By June of the same year, the outlook became more clouded even as China was stepping up its monetary and fiscal measures to stimulate the economy. Expert Cameron Frecklington wrote: “China’s golden years of economic expansion are now firmly behind it. [ ] Premier Li Keqiang says China needs to prepare itself for a not-so-rosy economic near-future, with its government hoping to hold steady for 2015 [at] the slowest annual growth rate in 25 years, although this level would be the envy of many nations worldwide.”
By that time, slackening growth – 7 percent per year, according to the government, or considerably less, according to its critics – had been given an official title. National media took to referring to the “new normal” “to inoculate Chinese public opinion against the challenges to come,” Mr. Frecklington noted in his June 2015 report on the country’s economic performance.
“When China released its first quarter GDP data, many research and forecasting firms put the headline figure much lower, with most forecasts ranging from ‘less than 6 percent’ at Citibank to 3.8 percent at Lombard Street Research. One outlier, an estimate by Cornerstone Macro, put first-quarter expansion at 1.6 percent. Skepticism changed to open disbelief when figures for the second quarter came out, as Twitter commentary from China watchers derided the GDP statistics as a mockery.”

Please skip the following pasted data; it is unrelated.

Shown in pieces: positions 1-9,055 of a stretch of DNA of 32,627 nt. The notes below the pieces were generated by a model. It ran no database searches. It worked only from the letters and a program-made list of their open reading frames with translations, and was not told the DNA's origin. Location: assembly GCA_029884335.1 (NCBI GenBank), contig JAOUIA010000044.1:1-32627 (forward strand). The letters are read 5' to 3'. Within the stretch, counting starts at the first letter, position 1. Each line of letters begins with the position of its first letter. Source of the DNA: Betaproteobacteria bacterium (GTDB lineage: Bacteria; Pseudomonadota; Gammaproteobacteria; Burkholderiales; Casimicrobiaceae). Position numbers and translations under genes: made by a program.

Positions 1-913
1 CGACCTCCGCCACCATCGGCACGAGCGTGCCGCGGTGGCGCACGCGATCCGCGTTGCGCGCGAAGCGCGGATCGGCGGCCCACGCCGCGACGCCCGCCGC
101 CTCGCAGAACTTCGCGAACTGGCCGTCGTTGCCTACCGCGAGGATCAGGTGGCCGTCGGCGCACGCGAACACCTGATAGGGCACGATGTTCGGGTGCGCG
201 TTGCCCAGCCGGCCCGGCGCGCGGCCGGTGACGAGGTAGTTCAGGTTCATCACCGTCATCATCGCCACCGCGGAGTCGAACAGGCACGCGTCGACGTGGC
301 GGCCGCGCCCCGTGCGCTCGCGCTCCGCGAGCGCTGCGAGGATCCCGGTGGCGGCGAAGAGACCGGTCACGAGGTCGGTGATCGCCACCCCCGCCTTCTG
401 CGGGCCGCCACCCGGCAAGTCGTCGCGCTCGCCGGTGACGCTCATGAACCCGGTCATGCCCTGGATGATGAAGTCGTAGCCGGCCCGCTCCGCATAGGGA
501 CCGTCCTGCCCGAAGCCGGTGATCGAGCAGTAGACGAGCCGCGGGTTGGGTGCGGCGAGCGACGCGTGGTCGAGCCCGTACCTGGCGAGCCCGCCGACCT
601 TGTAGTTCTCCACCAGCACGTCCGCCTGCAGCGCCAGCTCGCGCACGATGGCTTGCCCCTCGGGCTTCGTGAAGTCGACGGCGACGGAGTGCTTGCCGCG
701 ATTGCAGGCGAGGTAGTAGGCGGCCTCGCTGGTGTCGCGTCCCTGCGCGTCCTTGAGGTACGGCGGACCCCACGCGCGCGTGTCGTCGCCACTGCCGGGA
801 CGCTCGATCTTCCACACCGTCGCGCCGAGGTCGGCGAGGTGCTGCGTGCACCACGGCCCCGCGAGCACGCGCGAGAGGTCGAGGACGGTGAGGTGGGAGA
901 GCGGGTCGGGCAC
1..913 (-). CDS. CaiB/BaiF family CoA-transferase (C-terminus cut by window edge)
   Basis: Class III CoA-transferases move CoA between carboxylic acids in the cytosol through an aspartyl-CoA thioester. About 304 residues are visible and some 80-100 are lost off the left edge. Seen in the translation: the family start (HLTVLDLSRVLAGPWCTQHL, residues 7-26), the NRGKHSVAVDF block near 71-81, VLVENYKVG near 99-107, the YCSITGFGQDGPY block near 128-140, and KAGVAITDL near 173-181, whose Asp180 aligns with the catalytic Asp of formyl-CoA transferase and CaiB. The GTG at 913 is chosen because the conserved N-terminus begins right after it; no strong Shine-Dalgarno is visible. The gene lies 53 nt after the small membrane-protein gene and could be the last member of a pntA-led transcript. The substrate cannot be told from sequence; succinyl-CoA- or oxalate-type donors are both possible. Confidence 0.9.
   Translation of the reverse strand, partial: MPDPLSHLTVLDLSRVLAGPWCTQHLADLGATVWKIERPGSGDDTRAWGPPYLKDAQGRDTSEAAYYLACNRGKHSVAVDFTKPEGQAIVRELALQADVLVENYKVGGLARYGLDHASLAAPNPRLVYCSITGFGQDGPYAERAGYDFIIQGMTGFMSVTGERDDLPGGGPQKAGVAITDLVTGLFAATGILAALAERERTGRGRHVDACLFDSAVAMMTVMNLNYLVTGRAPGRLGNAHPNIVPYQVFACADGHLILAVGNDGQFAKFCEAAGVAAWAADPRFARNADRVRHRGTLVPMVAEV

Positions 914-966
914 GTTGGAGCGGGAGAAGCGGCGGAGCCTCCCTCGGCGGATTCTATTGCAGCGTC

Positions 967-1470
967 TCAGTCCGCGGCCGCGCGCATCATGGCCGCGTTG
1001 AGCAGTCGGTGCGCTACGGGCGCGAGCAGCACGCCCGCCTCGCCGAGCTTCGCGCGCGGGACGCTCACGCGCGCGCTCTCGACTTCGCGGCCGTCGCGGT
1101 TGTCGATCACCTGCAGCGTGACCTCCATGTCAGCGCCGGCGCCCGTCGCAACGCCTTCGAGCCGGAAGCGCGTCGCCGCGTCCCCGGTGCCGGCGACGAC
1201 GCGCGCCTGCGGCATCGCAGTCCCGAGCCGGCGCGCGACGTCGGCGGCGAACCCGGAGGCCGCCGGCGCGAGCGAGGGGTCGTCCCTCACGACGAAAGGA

Even the official figures, however, showed problems.
“Whatever the number, the key issue is how well China’s leadership is managing the transition to the post-boom era,” Mr. Frecklington concluded.
Western economies acknowledge the role that China has recently come to play in the developing world
By October 2015, concerns over Beijing’s handling of the slowdown were so widespread that Professor Colombatto warned: “[w]hile the Chinese economy’s gradual deceleration is indeed problematic, its consequences pale in comparison to what could happen if frustration and disappointment led to a systemic crisis.”
The IMF’s good news